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approaching the subject with Miss Conisbrough, “Could nothing be done through these drawI used what delicacy I could. I told her that I | ings?” suggested Aglionby. “Could you not tell should never enjoy a moment's pleasure in possess- Delphine that some one had seen them who ading that of which they were unjustly deprived — mired them exceedingly." which I never shall. I reminded her of her “I see what you mean," said Randulf, with a promise; she flatly told me she recalled it. smile. “She has great schemes for working, and Well- " (he stood before Randulf, and there selling her pictures, and helping them, and so on. were tones of passion in his voice) “I humbled But I have a better plan than that. I must work myself before Miss Conisbrough, I entreated her my father round to it, and then I must get her to to think again, to use her influence with her see it. She shall work as much as she pleases and mother, to meet me half-way, and help me to have as many lessons as she likes—when she is repair the injustice. I was refused-with distress my wife." it is true—but most unequivocally. Nor would Aglionby started again, flushing deeply. Ranshe release me until I had promised not to urge dulf's words set his whole being into a fever. the matter on Mrs. Conisbrough, who, I surmise, “That is your plan ?'' said he in a low voice. would be less stern about it. Miss Conisbrough “That is my plan, which no one but you knows. is relentless and strong. She was not content However long I have to wait, she shall be my with that. She not only had a horror of my wife.” money, but even of me, it appears. She made “I wish you good speed in your courtship, but me promise not to seek them out or visit them. I fear your success won't accomplish my wishes in By dint of hard pleading I was allowed to accom- | the matter." pany them home, and be formally introduced to “Miss Conisbrough must have some reason for her sisters—no more. That is to be the end of the strange course she has taken,” said Randulf. it. I tell you, because I know you can under- “Do you think we are justified in trying to disstand it. For the rest of the world I care noth- cover that reason, or are we bound not to inquire ing. People may call me grasping and heartless into it?". if they choose. They may picture me enjoying There was a long pause. Then Aglionby said my plunder, while Mrs. Conisbrough and her darkly : daughters are wearing out their lives in-do you “I have promised." wonder that I cannot bear to think of it?" he “But I have not." added passionately.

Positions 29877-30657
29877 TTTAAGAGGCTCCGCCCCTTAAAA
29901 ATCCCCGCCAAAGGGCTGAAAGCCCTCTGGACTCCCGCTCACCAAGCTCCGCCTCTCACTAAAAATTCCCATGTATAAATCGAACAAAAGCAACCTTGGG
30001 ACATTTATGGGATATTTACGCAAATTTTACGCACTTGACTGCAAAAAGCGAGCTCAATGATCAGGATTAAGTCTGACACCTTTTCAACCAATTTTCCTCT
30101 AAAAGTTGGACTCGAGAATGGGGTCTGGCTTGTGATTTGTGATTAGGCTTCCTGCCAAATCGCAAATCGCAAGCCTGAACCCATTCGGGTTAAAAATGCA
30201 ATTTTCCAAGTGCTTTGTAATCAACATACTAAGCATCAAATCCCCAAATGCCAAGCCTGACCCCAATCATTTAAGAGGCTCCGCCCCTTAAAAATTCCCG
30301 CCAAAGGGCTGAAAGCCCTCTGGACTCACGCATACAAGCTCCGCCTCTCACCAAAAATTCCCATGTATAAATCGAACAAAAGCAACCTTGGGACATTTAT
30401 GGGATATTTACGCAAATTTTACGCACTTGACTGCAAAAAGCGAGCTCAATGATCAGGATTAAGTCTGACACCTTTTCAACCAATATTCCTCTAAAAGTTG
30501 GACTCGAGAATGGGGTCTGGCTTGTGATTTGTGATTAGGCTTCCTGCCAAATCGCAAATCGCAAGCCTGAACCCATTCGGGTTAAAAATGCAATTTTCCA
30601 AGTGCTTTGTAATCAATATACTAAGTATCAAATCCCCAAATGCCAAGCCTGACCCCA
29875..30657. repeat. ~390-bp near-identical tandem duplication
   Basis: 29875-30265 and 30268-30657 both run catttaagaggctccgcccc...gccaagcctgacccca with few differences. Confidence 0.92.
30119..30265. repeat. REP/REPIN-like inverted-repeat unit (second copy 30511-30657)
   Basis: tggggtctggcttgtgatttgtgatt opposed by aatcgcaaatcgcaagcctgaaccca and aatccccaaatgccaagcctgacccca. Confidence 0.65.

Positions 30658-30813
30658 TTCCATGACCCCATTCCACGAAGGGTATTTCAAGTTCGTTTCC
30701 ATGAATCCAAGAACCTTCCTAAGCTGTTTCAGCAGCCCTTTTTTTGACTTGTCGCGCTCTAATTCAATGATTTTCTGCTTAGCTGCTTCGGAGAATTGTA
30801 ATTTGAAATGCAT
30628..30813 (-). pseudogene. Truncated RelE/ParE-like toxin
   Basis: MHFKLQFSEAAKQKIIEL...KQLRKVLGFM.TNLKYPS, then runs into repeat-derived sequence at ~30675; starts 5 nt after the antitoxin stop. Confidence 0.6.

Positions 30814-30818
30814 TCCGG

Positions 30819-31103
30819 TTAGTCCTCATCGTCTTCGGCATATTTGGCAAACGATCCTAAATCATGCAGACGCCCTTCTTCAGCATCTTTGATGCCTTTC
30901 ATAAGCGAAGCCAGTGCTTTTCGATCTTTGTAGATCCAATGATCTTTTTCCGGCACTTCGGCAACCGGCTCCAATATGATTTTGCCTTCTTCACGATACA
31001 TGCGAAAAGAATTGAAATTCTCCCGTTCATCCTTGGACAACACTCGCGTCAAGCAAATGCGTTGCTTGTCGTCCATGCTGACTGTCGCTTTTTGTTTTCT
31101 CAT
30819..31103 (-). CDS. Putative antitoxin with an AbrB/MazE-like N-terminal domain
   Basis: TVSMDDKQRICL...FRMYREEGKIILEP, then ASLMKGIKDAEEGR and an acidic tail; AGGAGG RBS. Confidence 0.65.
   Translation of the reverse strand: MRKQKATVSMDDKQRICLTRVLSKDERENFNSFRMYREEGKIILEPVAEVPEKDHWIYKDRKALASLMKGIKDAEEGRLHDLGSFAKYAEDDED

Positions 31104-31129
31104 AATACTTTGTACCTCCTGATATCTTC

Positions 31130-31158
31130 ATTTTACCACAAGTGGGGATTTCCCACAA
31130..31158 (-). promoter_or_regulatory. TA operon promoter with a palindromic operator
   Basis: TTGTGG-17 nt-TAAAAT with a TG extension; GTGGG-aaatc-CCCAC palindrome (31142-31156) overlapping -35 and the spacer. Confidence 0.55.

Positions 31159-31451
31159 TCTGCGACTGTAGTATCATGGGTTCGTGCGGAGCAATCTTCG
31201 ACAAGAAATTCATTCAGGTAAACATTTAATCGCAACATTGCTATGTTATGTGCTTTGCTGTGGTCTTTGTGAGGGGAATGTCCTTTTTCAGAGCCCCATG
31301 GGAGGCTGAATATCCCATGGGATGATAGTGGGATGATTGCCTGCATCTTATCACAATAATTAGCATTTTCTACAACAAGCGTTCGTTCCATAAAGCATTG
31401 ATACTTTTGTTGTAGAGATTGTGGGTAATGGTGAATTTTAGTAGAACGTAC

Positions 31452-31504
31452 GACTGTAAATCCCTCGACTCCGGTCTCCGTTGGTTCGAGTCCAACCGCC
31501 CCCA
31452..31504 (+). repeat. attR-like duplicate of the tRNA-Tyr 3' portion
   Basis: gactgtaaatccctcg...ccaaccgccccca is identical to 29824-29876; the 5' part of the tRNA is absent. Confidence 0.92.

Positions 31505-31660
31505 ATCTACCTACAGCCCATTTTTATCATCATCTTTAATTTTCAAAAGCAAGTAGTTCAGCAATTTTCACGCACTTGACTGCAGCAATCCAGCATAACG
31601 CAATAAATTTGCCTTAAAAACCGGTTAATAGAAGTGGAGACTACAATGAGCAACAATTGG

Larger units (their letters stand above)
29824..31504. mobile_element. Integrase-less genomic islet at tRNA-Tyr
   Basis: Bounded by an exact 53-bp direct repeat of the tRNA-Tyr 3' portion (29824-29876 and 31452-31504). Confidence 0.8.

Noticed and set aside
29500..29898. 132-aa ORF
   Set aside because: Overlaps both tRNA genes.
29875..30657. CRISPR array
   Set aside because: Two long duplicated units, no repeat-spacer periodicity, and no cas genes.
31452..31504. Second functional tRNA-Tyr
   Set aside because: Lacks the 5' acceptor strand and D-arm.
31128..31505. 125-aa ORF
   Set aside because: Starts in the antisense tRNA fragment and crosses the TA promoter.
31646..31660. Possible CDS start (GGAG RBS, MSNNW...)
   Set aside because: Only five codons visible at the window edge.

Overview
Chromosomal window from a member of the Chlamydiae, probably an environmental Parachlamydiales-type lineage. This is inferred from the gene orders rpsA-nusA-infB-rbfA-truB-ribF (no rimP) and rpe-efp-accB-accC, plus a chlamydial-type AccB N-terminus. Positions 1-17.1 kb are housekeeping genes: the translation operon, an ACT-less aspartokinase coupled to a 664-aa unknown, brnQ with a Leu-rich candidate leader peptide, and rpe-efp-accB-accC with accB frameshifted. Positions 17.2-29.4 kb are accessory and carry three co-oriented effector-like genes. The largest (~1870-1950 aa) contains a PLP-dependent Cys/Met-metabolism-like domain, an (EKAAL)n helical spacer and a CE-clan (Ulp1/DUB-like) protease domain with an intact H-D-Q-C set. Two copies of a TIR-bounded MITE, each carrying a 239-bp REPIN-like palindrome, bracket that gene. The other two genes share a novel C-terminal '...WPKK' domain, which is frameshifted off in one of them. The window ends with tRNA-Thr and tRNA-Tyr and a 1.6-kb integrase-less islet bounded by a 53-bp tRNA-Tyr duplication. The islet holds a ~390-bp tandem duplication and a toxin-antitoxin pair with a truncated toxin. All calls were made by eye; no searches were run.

Bernard shook his head. “I don't believe, “No, I don't. It is the most extraordinary whatever it may be, that any.one but Miss Conisthing I ever heard."